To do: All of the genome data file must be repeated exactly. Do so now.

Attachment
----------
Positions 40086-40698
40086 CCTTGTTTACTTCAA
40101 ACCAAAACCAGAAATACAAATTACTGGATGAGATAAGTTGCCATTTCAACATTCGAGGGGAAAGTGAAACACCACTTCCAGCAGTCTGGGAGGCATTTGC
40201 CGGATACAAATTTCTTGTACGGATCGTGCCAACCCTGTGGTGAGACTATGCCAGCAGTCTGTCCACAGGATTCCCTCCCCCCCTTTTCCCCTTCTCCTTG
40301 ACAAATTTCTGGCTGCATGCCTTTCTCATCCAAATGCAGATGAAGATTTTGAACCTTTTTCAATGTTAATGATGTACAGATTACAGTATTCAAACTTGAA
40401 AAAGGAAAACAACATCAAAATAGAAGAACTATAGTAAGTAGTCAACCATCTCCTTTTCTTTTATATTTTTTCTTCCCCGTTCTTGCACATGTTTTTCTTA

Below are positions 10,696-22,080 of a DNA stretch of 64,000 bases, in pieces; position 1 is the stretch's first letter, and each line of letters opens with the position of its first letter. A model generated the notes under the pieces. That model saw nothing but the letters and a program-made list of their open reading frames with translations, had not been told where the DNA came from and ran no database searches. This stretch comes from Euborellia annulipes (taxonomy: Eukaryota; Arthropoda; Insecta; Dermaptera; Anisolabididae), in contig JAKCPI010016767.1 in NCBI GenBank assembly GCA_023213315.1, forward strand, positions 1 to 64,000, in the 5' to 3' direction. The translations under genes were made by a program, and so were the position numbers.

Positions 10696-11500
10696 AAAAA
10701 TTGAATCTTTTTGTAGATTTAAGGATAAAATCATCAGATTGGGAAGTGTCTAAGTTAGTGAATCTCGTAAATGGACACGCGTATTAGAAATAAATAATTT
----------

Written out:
Positions 40086-40698
40086 CCTTGTTTACTTCAA
40101 ACCAAAACCAGAAATACAAATTACTGGATGAGATAAGTTGCCATTTCAACATTCGAGGGGAAAGTGAAACACCACTTCCAGCAGTCTGGGAGGCATTTGC
40201 CGGATACAAATTTCTTGTACGGATCGTGCCAACCCTGTGGTGAGACTATGCCAGCAGTCTGTCCACAGGATTCCCTCCCCCCCTTTTCCCCTTCTCCTTG
40301 ACAAATTTCTGGCTGCATGCCTTTCTCATCCAAATGCAGATGAAGATTTTGAACCTTTTTCAATGTTAATGATGTACAGATTACAGTATTCAAACTTGAA
40401 AAAGGAAAACAACATCAAAATAGAAGAACTATAGTAAGTAGTCAACCATCTCCTTTTCTTTTATATTTTTTCTTCCCCGTTCTTGCACATGTTTTTCTTA

Below are positions 10,696-22,080 of a DNA stretch of 64,000 bases, in pieces; position 1 is the stretch's first letter, and each line of letters opens with the position of its first letter. A model generated the notes under the pieces. That model saw nothing but the letters and a program-made list of their open reading frames with translations, had not been told where the DNA came from and ran no database searches. This stretch comes from Euborellia annulipes (taxonomy: Eukaryota; Arthropoda; Insecta; Dermaptera; Anisolabididae), in contig JAKCPI010016767.1 in NCBI GenBank assembly GCA_023213315.1, forward strand, positions 1 to 64,000, in the 5' to 3' direction. The translations under genes were made by a program, and so were the position numbers.

Positions 10696-11500
10696 AAAAA
10701 TTGAATCTTTTTGTAGATTTAAGGATAAAATCATCAGATTGGGAAGTGTCTAAGTTAGTGAATCTCGTAAATGGACACGCGTATTAGAAATAAATAATTT